U.S. Public companies are giving cash back to investors at unprecedented levels. Companies in the S&P 500 index are expected to pay at least $300 billion in dividends in 2013, according to S&P Dow Jones Indices, which would top last year’s $282 billion. Apple alone is sitting on $137 Billion in cash and is subject to much speculation about whether it will increase its dividend, buy back shares or a perpetual dividend through preferred shares. Analysts expect Apple to payout a minimum of $10 Billion to investors this year, although David Einhorn’s recent lawsuit may encourage them to pay out more. Home Depot, General Electric and PepsiCo also recently announced major buy backs.
Last Thursday, the Fed also compounded this trend by passing positive stress test results of 17 of the largest US financial groups, which analysts are expecting to result in increased dividends and share buybacks.
The Fed’s most recent Flow of Funds report showed that non-financial corporations in the U.S. held approximately $1.8 Trillion in cash or cash equivalents, so there is an enormous cash pool from which to pay back investors or invest in the business.
Stock buybacks boost earnings-per-share, improving a keenly-watched metric by investors. Buybacks could also signal a belief among company insiders that their stock is undervalued. Many cautious investors have been moving toward stocks paying high dividends or those with share buyback programs, hence the potential for short-term share price increases.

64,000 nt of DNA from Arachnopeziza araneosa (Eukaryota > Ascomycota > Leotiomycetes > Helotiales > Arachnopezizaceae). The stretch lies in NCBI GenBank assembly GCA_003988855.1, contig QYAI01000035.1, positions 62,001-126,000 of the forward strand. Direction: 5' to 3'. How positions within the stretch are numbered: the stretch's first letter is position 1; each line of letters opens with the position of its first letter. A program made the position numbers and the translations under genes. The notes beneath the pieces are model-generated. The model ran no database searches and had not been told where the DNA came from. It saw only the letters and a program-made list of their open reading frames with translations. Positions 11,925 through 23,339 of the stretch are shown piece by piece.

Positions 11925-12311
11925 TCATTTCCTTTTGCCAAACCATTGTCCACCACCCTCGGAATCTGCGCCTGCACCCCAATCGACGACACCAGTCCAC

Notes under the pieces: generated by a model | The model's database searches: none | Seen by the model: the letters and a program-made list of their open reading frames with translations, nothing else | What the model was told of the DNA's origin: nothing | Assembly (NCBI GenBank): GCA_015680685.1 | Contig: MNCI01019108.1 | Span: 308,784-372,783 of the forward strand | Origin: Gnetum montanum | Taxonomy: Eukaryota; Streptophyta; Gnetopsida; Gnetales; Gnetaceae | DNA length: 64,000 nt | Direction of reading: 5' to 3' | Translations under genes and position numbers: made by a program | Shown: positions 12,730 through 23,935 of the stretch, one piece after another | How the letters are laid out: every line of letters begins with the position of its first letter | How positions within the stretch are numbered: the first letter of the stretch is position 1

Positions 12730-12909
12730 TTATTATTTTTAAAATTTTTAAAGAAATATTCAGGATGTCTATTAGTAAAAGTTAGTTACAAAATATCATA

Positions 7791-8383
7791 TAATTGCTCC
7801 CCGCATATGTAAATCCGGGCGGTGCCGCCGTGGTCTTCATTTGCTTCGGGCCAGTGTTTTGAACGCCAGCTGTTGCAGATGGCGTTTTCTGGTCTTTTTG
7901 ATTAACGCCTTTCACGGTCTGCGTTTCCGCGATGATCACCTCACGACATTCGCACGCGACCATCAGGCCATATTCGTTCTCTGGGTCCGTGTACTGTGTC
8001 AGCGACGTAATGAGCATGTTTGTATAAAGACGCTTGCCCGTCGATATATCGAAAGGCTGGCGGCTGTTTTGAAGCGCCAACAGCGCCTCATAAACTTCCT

When a company is giving cash back to investors, are they really saying that they don’t have any better use for it internally? What about growth initiatives? Acquisitions? Can we legitimately believe that an investor receiving cash is going to contribute to U.S. GDP at the same level as a Company utilizing the cash for growth initiatives? When you think about it, that’s a little concerning that Company Directors can’t find alternative ways to reinvest in their business and look for growth.
How about Private Business?
Can you imagine translating this to private business? If you were to think of two similar companies and one of them was reinvesting cash into their business, going after growth and business improvement, while the second was stripping cash from the business to pay to the owners, which would you back to perform better in the coming years?
Of course, it’s never this simple, but sometimes we need to consider an alternative perspective; in particular at a time when the economy could use every ounce of stimulus from companies doing what they are supposed to do – grow their businesses. And remember that business investment in growth should still return value to investors, but perhaps in the medium to long-term rather than the very short-term.